Archive for December, 2011

December 30, 2011

Real Runway Shows Don’t Require You To Sell Tickets

Model Paige Morgan wrote a nifty Facebook note about why you shouldn’t pay to be in a runway show.  Her thoughts on it, in my opinion, are spot on.  Here’s a excerpt:

Anything that requires you to sell tickets to walk runway is not a good look for a serious portfolio. Here’s why:

1. They have no standards, by and large, because they’re looking for anyone whom will make them money and sell the tickets, not the most qualified models for the task at hand.

2. Any event that’s using anyone whom agrees to model/sell tickets most likely not going to attract the sort of people whom make good connections or networking possibilities for future work, as most of the people are not qualified/experienced potential models, so the working professional photographers/MUA/Stylists are not going to attend. (Aside from whomever the event promoters hired to be there for the purpose of the show running at all)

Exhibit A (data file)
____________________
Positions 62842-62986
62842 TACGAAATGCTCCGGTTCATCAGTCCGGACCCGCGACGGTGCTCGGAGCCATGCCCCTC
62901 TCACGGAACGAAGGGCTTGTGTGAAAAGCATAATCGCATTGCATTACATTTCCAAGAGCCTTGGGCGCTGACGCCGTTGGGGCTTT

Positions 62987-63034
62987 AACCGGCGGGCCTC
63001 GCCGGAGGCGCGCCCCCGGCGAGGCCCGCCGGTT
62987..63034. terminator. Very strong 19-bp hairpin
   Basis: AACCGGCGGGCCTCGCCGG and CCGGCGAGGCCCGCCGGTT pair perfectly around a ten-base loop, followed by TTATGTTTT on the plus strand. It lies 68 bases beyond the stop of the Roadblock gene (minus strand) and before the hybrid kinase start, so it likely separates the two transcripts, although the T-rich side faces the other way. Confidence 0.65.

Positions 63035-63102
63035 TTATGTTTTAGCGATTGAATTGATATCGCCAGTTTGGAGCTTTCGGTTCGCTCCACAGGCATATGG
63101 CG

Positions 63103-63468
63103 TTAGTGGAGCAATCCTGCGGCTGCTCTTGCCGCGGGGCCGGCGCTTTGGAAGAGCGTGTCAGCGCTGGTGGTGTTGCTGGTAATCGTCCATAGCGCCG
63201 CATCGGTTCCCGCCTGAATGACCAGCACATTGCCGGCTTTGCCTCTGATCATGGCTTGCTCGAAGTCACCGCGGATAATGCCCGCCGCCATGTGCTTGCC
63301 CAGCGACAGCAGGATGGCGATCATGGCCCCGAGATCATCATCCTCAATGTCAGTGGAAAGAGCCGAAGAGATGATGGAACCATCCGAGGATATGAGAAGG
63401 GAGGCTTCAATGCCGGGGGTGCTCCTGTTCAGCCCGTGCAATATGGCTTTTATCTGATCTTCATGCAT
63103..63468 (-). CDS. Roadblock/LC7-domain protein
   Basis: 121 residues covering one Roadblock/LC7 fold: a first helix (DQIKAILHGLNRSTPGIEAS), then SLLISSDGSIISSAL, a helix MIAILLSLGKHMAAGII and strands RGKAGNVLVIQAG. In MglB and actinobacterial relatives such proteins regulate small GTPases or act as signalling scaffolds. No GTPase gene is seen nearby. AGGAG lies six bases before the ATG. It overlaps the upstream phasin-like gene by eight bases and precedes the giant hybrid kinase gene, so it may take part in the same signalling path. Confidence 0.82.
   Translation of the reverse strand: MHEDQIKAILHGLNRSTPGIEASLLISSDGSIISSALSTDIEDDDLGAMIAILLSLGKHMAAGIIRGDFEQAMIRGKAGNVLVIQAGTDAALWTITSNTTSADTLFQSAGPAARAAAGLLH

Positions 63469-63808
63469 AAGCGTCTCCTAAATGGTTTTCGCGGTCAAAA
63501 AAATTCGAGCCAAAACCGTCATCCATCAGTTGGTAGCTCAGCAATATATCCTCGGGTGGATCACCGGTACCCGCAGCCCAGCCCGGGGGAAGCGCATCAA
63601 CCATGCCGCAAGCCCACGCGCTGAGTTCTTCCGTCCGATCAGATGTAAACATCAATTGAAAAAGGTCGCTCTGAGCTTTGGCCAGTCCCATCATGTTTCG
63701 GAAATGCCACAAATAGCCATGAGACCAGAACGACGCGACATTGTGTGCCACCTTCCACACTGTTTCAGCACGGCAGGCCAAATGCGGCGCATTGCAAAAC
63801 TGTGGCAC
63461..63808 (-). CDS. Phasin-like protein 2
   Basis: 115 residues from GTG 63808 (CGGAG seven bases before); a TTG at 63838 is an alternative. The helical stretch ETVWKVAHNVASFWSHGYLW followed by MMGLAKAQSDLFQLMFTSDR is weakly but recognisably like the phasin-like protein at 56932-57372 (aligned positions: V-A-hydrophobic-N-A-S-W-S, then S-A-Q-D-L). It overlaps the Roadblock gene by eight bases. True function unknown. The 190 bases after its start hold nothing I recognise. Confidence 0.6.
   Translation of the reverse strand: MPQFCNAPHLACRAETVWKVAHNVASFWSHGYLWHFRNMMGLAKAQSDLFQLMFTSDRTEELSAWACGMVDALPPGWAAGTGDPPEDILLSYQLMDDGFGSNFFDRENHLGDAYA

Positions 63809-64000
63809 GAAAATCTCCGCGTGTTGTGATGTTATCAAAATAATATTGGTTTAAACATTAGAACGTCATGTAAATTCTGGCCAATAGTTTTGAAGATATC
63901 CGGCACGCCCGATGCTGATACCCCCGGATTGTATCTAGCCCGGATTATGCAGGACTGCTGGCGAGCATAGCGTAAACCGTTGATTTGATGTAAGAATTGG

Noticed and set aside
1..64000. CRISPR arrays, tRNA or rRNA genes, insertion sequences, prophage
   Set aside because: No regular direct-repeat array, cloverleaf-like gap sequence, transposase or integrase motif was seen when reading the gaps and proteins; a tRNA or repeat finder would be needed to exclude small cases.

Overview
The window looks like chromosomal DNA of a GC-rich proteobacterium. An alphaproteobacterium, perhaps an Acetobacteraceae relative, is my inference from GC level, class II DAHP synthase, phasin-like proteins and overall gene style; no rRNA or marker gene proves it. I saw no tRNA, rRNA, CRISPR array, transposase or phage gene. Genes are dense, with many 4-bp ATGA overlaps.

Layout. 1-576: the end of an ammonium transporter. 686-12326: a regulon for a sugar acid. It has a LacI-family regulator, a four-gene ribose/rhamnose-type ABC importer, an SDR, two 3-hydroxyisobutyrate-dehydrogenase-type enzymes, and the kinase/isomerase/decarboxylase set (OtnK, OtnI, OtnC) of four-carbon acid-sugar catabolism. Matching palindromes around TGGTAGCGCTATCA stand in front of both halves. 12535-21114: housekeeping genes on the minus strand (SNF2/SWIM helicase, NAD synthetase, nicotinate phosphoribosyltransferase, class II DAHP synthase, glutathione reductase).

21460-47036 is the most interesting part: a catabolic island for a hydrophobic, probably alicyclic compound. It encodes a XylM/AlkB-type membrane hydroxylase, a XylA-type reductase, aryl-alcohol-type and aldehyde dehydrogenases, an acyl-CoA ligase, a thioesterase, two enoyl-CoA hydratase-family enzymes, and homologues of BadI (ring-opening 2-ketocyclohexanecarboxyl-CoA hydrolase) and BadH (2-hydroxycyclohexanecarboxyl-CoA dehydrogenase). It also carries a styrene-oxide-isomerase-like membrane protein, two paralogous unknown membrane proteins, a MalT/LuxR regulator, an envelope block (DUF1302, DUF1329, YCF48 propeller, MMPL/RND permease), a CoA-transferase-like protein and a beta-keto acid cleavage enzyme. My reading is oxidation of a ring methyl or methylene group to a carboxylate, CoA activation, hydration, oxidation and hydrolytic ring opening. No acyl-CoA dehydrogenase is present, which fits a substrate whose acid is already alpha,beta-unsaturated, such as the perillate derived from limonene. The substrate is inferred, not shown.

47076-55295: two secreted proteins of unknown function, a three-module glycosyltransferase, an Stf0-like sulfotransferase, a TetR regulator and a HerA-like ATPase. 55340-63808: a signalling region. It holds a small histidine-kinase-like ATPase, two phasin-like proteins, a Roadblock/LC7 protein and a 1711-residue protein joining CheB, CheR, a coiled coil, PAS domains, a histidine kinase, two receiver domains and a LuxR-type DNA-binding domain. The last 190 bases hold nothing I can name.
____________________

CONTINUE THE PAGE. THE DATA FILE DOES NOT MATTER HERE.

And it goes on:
3. If the company/ event will give you such great “exposure” or contacts, why would they need models to hawk seats to cover their production costs? Why do you have to pay for the supposed benefits via ticket sales? The short answer is they are probably making empty promises about what they are able to do for you. They can’t even make their own events break even without using models as unpaid sales/promotional labor, let alone promote you effectively.